Part of dealing with a national tragedy is trying to understand why it happened and trying to prevent it from happening again. And that's what most of America is trying to do right now, from focusing on gun control, to engaging in a national conversation about the stigma against mental illness, to examining any possible links between violence and a "gun culture" at large.
What is not helpful, though, is using a tragedy to promote an agenda rooted in fear, hate or reactionism. But, of course, there are a few loud right-wingers doing just that, and the theories are so nutty that they're hard not to gawk at.
Here are the craziest (and therefore, saddest) conspiracy theories right-wingers are using to explain the Newtown, Conn., massacre:
1. Damsels in distress
National Review writer Charlotte Allen argues that Newtown shooting could have been minimized, or prevented altogether if more Prince Charmings worked at the school:
But in general, a feminized setting is a setting in which helpless passivity is the norm. Male aggression can be a good thing, as in protecting the weak — but it has been forced out of the culture of elementary schools and the education schools that train their personnel. Think of what Sandy Hook might have been like if a couple of male teachers who had played high-school football, or even some of the huskier 12-year-old boys, had converged on Lanza.
2. Godlessness, Jon Stewart and the War on Christmas
To New York Times bestselling author Joel Rosenberg, Jon Stewart, the War on Christmas and Newtown are all related. The evangelical Rosenberg argued that Stewart is part of “the cultural war against Jesus and Christmas” that's pushed God out of the government, which has created a society "that increasingly ignores God and hates or dismisses Jesus Christ," making acts of violence like Lanza's more and more common.
Salon's Jillian Rayfield notes that Rosenberg has also "previously linked Hurricane Sandy to abortion rights."
Former presidential candidate and Arkansas ex-Gov. Mike Huckabee shared similar views, as he said on Fox News: “We ask why there is violence in our schools, but we’ve systematically removed God from our schools. Should we be so surprised that schools would become a place of carnage because we’ve made it a place where we don’t want to talk about eternity, life, what responsibility means, accountability.”
3. Public schools that are “mind-control centers” that teach “junk about evolution” and “how to be a homo"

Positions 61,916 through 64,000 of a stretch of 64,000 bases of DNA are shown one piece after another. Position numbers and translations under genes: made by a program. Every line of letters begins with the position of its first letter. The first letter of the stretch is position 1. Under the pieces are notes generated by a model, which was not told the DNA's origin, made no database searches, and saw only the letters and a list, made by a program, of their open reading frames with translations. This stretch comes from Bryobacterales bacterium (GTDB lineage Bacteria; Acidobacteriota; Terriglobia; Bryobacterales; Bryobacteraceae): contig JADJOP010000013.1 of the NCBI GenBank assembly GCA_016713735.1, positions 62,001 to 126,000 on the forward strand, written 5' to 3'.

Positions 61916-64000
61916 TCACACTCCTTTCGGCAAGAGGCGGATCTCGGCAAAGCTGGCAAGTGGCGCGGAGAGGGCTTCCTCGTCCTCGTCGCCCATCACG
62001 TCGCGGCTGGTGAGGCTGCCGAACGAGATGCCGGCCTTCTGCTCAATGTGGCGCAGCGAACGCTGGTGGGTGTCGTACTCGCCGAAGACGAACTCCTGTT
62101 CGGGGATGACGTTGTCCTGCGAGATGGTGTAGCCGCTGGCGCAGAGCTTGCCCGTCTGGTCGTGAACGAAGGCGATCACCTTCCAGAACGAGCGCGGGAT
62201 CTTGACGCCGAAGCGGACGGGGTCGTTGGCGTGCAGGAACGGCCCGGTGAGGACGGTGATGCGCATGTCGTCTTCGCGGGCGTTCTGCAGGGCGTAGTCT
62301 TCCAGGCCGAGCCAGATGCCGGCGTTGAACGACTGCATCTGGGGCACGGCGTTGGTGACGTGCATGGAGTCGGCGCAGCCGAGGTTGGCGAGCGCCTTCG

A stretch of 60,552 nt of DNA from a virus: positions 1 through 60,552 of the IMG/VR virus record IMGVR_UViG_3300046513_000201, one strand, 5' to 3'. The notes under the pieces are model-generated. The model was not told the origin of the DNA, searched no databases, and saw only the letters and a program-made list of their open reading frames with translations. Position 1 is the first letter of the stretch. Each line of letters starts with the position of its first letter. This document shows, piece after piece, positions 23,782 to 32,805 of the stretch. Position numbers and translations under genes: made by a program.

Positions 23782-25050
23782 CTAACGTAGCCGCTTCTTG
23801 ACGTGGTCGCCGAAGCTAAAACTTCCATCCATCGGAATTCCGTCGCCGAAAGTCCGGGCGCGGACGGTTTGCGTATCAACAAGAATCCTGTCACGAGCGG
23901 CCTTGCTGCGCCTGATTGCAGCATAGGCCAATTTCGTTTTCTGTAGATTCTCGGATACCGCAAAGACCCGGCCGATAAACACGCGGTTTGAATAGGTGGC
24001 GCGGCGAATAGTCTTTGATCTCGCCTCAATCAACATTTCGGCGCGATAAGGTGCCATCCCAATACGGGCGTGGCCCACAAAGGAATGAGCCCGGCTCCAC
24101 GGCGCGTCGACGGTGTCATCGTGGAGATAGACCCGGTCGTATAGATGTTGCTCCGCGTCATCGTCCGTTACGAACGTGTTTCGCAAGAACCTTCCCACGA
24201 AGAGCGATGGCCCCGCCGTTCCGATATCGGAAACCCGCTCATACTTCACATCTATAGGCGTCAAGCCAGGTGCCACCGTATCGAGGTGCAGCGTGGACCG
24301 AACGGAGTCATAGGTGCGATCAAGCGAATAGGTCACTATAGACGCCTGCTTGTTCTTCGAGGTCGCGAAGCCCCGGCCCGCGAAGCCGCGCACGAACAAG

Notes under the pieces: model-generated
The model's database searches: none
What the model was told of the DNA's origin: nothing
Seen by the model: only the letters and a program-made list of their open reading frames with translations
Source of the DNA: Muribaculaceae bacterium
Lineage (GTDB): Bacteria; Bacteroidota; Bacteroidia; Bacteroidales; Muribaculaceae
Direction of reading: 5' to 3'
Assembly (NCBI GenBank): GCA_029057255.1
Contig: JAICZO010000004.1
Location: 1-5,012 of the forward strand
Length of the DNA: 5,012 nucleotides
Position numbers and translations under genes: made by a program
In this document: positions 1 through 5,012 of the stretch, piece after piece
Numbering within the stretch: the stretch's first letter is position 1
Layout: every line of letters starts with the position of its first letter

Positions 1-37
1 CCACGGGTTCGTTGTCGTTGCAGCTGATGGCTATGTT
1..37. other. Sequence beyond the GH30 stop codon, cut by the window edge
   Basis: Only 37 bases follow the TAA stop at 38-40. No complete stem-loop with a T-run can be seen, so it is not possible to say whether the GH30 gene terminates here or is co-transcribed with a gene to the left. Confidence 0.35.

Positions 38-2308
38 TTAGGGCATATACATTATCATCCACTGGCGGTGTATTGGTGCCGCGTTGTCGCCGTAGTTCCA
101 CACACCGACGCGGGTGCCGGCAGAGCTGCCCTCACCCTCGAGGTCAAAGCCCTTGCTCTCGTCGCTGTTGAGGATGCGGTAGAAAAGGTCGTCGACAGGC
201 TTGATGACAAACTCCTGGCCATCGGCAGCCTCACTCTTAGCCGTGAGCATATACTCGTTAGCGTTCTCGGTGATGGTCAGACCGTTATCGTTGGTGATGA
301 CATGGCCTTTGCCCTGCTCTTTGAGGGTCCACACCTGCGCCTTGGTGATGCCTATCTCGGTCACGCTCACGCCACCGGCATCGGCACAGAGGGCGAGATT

This is what Tennessee pastor Sam Morris said to his congregation on Sunday when he explained why Newtown happened:
“When I got in high school, man, I started learning all this kingdom, phylum stuff, all this junk about evolution,” he recalled. “And I want to tell you what evolution teaches — here’s the bottom line — that you’re an animal. That’s what it teaches. So, you’re an animal, you can act like an animal. Amen.”
“So, here you are, you’re an animal and you’re a god! So, what are we going to teach you about in school? Well, we can teach you about sex, we can teach you how to rebel to you parents, we can teach you how to be a homo! But we’re definitely not going to teach you about the word of God! Amen.”
“They think homeschoolers are a bunch of crazies, man. But I’m going to tell you something, I’ve never seen a police officer or a medal [sic] detector at a home school. Never. Amen. Now, there’s plenty of guns at my home school. Amen. I guarantee you we’re not going to have a mass shooting at any of the schools that are represented in this building today. I guarantee you, if there is a shooting, it won’t last very long. Amen.”
4. Gun control supporters
Arming teachers is the solution to curbing school violence, according to executive director of Gun Owners of America Larry Pratt. Pratt said, “Gun-control supporters have the blood of little children on their hands" and wrote an opinions piece in USA Today saying:
"In addition to the gunman, blood is on the hands of members of Congress and the Connecticut legislators who voted to ban guns from all schools in Connecticut (and most other states). They are the ones who made it illegal to defend oneself with a gun in a school when that is the only effective way of resisting a gunman."
The notion of arming teachers seems to be gaining some traction, as Rep. Louie Gohmert, R-Texas, said on "Fox News Sunday," "I wish to God she had an M-4 in her office locked up — so when she heard gunfire, she pulls it out and she didn’t have to lunge heroically with nothing in her hands."
5. "The Hunger Games" author Suzanne Collins is from Newtown, so...
... is that really just a coincidence?
Admittedly, this conspiracy "theory" hasn't gained much steam, but TPM's Benjy Sarlin points out that "A writer on the truther clearinghouse Prison Planet" made the observation, creating a dubious link between the wilderness survival book and Sandy Hook Elementary School shootings "that will leave you thinking about a planned scenario at Newtown."